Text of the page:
Primula is a complex and varied genus, with a range of habitats from alpine slopes to boggy meadows. Plants bloom mostly during the spring, with flowers often appearing in spherical umbels on stout stems arising from basal rosettes of leaves; their flowers can be purple, yellow, red, pink, blue, or white. Some species show a white mealy bloom (farina) on various parts of the plant.[2] Many species are adapted to alpine climates.


Primula L. was known at least as early as the mediaeval herbalists, although first formally described as a genus by Linnaeus in 1753,[4] and later in 1754 in his Flora Anglica. Linnaeus described seven species of Primula. One of its earliest scientific treatments was that of Charles Darwin study of heterostyly in 1877 (The different forms of flowers on plants of the same species). Since then, heterostyly (and homostyly) have remained important considerations in the taxonomic classification of Primula.[5][6] Primula is a member of the Primulaceae family. The most complete treatment of the family, with nearly 1000 species arranged into 22 genera, was by Pax and Knuth in 1905.[7]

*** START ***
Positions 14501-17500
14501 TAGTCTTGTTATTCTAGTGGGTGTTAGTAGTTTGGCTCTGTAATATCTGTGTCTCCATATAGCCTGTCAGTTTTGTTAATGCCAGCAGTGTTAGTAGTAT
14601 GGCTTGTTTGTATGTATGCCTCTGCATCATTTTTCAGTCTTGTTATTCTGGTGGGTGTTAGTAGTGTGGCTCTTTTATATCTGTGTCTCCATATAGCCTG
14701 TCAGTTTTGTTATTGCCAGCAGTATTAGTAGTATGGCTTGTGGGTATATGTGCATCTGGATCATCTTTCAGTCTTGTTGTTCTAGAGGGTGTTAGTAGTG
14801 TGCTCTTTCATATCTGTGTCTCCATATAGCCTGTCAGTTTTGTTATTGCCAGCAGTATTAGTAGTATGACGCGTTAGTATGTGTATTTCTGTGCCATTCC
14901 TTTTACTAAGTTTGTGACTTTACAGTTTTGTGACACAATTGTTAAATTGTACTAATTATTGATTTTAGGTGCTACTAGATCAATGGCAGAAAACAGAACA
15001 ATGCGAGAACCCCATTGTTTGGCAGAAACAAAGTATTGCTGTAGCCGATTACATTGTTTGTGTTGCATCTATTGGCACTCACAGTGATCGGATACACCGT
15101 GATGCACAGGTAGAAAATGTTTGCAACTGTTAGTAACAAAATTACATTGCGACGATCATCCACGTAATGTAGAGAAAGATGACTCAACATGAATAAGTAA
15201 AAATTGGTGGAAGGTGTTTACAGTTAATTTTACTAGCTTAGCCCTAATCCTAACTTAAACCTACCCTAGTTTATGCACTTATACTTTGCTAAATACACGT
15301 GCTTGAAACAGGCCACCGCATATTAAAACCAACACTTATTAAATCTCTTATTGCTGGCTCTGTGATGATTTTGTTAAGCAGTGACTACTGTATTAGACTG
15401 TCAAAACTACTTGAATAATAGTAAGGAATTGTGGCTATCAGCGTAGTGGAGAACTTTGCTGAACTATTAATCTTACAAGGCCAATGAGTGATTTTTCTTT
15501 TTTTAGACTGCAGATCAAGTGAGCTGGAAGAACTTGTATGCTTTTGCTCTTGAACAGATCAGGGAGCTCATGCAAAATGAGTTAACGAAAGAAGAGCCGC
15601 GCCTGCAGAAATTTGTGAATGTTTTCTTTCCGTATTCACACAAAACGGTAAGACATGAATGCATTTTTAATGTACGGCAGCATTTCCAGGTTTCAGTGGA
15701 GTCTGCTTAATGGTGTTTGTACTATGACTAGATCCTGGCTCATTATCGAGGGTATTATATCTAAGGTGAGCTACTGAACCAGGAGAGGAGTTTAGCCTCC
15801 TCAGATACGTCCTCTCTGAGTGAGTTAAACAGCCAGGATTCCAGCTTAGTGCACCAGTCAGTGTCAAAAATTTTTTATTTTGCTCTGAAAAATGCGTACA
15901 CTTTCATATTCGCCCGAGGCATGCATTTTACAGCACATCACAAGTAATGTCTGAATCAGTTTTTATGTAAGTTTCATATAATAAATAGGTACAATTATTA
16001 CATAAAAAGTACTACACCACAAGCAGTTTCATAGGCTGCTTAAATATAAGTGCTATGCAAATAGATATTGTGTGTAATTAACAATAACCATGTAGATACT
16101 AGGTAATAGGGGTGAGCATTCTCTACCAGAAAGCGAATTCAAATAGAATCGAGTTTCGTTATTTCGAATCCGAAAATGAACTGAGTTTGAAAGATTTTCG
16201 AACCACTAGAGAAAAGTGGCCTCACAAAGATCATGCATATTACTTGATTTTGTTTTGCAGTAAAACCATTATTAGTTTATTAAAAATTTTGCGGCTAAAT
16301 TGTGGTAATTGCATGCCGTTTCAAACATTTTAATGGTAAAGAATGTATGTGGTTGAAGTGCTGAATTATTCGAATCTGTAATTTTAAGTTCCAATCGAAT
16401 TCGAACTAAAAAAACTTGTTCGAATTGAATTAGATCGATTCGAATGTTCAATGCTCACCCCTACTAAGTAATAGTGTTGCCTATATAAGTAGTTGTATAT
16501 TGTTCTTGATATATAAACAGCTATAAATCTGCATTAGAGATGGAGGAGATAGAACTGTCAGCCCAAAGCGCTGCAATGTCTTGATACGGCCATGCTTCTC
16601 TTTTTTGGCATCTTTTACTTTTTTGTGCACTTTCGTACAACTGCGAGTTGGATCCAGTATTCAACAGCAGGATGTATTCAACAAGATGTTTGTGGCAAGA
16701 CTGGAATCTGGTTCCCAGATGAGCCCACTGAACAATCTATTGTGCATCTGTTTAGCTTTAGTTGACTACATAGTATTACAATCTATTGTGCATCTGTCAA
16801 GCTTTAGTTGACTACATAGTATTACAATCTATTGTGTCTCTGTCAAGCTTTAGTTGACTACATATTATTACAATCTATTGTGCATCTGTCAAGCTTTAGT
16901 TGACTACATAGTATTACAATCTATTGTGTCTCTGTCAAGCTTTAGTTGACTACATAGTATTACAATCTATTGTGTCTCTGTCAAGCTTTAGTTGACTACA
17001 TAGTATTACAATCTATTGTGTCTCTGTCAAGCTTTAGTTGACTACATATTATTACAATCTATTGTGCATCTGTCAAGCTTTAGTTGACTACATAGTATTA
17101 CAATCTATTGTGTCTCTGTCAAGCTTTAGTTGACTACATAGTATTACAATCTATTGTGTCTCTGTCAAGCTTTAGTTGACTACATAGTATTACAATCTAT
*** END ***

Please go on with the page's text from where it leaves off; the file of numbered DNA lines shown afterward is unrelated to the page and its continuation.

Primula is the largest genus in the family Primulaceae, within which it is placed in the subfamily Primuloideae, being the nominative genus.[8]

The position of Primula within the family and its relationship to other genera is shown in this cladogram:

  Primulaceae s.l.  











The genus Dodecatheon originated from within Primula, so some authorities include the 14 species of Dodecatheon in Primula.[9]

Sections of genus PrimulaEdit